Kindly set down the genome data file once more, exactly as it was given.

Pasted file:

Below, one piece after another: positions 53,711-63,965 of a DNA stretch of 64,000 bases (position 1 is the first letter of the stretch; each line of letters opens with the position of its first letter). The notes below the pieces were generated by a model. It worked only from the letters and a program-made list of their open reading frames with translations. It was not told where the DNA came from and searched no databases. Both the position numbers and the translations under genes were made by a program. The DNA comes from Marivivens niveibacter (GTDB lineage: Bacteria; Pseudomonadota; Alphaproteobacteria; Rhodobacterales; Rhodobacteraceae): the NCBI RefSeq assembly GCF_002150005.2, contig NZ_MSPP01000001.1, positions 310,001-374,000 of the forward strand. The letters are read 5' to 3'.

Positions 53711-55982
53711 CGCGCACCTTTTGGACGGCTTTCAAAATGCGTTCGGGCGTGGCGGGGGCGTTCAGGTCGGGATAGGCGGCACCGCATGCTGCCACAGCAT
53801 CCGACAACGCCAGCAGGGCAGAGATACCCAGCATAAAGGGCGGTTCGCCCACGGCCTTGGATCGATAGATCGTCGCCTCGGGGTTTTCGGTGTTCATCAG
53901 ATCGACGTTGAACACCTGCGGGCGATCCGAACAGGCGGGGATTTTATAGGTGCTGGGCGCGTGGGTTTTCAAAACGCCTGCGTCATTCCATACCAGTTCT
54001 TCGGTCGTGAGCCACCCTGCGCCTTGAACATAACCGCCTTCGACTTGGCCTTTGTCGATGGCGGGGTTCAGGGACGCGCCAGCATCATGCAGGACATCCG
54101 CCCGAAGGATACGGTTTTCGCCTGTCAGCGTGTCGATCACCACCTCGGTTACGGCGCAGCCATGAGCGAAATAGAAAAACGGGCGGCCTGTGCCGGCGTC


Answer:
Below, one piece after another: positions 53,711-63,965 of a DNA stretch of 64,000 bases (position 1 is the first letter of the stretch; each line of letters opens with the position of its first letter). The notes below the pieces were generated by a model. It worked only from the letters and a program-made list of their open reading frames with translations. It was not told where the DNA came from and searched no databases. Both the position numbers and the translations under genes were made by a program. The DNA comes from Marivivens niveibacter (GTDB lineage: Bacteria; Pseudomonadota; Alphaproteobacteria; Rhodobacterales; Rhodobacteraceae): the NCBI RefSeq assembly GCF_002150005.2, contig NZ_MSPP01000001.1, positions 310,001-374,000 of the forward strand. The letters are read 5' to 3'.

Positions 53711-55982
53711 CGCGCACCTTTTGGACGGCTTTCAAAATGCGTTCGGGCGTGGCGGGGGCGTTCAGGTCGGGATAGGCGGCACCGCATGCTGCCACAGCAT
53801 CCGACAACGCCAGCAGGGCAGAGATACCCAGCATAAAGGGCGGTTCGCCCACGGCCTTGGATCGATAGATCGTCGCCTCGGGGTTTTCGGTGTTCATCAG
53901 ATCGACGTTGAACACCTGCGGGCGATCCGAACAGGCGGGGATTTTATAGGTGCTGGGCGCGTGGGTTTTCAAAACGCCTGCGTCATTCCATACCAGTTCT
54001 TCGGTCGTGAGCCACCCTGCGCCTTGAACATAACCGCCTTCGACTTGGCCTTTGTCGATGGCGGGGTTCAGGGACGCGCCAGCATCATGCAGGACATCCG
54101 CCCGAAGGATACGGTTTTCGCCTGTCAGCGTGTCGATCACCACCTCGGTTACGGCGCAGCCATGAGCGAAATAGAAAAACGGGCGGCCTGTGCCGGCGTC